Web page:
Steamboat Springs Fire investigators checked the site of a cabin fire at Whiteman school on Monday to try to determine the cause of the blaze that killed two dogs trapped inside.
Jim Cooley, a fire inspector with the Steamboat Springs Fire Marshall's office, said he isn't ready yet to release an official finding about Saturday night's fire, although he said it was not suspicious.
Cooley said he's considering several sources as the cause of the fire, which apparently started in a corner of the cabin near the area of a space heater. The small cabin had no fireplace or stove and Cooley said the teaching intern living there, Ryan Gray, believes a space heater may have started the fire.
Whether the dogs could have done something such as chew a cord to ignite the residence is one possibility, but Cooley said the heater was not knocked over.
Cooley said he planned to check that possibility and investigate the electrical wiring of the cabin.
It might be the end of the week before inspectors will be able to make a determination, partly because Gray is out of town for a few days. Cooley said he also might need a few days to look for clues in the ash and ceiling insulation that was torn out in the fire suppression effort.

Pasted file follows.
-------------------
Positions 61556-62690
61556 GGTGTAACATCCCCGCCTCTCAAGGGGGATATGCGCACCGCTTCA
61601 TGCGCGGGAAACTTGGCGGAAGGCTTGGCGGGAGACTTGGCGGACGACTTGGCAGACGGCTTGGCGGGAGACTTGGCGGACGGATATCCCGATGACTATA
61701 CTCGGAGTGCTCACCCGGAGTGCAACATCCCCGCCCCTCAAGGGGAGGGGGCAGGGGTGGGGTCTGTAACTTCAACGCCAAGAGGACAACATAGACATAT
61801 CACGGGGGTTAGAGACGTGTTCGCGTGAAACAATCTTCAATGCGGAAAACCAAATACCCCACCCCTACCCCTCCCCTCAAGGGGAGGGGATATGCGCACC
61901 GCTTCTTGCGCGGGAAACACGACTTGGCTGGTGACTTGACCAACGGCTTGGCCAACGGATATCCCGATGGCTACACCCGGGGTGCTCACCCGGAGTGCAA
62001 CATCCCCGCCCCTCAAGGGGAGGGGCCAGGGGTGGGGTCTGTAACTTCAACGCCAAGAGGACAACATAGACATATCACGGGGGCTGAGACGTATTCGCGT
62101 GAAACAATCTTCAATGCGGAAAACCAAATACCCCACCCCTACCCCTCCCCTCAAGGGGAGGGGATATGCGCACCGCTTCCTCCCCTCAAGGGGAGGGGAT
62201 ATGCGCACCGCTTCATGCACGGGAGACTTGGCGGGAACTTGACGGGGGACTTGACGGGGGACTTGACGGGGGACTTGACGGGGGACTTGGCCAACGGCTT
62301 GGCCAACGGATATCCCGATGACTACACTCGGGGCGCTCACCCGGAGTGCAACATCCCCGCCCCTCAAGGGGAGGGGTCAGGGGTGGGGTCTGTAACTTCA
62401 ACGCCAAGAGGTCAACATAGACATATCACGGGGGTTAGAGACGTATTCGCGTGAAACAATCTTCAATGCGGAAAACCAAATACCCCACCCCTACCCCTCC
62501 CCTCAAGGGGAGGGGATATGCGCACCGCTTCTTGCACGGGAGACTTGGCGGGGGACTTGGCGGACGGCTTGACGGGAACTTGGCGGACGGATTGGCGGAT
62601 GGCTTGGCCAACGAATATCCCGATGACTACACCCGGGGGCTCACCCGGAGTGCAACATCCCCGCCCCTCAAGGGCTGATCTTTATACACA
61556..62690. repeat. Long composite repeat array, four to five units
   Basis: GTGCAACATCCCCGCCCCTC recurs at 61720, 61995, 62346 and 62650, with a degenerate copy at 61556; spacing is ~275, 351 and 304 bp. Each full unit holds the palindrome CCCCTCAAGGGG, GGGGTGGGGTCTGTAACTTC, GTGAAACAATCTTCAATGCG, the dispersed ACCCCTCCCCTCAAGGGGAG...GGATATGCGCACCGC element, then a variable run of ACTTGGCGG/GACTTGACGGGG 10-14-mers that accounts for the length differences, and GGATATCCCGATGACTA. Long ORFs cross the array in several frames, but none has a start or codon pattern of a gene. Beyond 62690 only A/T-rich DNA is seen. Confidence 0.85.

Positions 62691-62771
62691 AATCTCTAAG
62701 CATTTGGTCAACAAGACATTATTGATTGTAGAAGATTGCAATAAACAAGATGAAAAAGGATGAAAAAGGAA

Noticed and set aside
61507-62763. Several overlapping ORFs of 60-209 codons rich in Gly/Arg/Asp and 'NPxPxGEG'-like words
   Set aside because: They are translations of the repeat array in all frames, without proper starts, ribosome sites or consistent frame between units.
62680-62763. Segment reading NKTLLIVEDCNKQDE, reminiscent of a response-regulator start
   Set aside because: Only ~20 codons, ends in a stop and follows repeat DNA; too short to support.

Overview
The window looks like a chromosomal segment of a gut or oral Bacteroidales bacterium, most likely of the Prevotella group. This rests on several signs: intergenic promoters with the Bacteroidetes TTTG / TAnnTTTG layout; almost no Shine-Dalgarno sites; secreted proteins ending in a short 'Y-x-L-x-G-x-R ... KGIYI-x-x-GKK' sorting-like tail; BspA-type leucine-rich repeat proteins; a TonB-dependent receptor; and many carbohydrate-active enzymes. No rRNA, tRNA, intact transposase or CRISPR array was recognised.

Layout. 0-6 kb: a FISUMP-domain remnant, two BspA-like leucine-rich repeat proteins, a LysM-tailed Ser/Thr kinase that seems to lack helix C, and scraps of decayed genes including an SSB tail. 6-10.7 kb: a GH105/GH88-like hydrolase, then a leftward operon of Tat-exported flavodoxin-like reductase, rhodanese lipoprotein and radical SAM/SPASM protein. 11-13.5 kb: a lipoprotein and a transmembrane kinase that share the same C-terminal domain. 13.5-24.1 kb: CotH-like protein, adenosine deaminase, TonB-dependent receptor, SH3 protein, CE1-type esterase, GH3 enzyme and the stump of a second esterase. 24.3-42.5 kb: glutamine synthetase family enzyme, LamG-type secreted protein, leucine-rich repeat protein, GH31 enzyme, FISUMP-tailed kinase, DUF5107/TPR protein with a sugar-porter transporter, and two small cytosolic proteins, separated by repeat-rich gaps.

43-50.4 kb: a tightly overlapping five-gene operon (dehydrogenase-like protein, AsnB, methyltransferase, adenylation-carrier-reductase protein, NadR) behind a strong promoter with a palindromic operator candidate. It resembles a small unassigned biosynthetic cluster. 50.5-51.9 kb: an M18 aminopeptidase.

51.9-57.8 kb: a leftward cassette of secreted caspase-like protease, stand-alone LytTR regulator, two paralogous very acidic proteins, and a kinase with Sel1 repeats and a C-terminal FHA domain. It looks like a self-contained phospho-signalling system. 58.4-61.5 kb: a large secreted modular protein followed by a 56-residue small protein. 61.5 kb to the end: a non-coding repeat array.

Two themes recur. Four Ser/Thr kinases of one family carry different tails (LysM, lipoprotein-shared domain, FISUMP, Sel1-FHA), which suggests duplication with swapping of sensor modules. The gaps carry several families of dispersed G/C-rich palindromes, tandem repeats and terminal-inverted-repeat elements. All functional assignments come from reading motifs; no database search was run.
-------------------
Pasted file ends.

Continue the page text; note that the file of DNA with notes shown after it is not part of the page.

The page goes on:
The fire was contained within the walls of the cabin and firefighter Paul Yonekawa said crews pulled down ceiling materials from the inside.
The log cabin was covered with a metal roof that didn't allow the heavy rains Saturday to wet the walls.
"One disadvantage of working on wood is you wet down the outer surface but the gut has glowing wood below the surface," Yonekawa said.
The rain did soak nearby aspen trees and the forest floor, giving firefighters time to stop the fire from spreading to a house 30 yards away.
Cooley said he had no evidence that the cabin was unsafe, although he wasn't sure if and when it was inspected. He said the main buildings at Whiteman were inspected for fire safety, but the small residences might not have been.
He could not confirm on Monday the presence of a smoke detector, although headmaster Walt Daub said the cabin did have one.
School officials are not worried about the safety of the other buildings on campus, Daub said. Whiteman has upgraded several older buildings with new alarms and sprinkler systems, and all newer buildings have been inspected by the fire marshal. "I think we're in pretty good shape and taking the precautions we should," Daub said.
The fire at the historic cabin was discovered by boys in a dormitory at approximately 10:30 p.m. Saturday. Gray was not at home and school staff tried to put out the fire with small extinguishers. By the time firefighters arrived in less than five minutes, 10-foot-high flames were shooting out of the cabin.
Gray's black Labrador mix, Pele, was 8 months old. His sister's Australian shepherd, Polo, was 7 years old. Officials believe they died of smoke inhalation.
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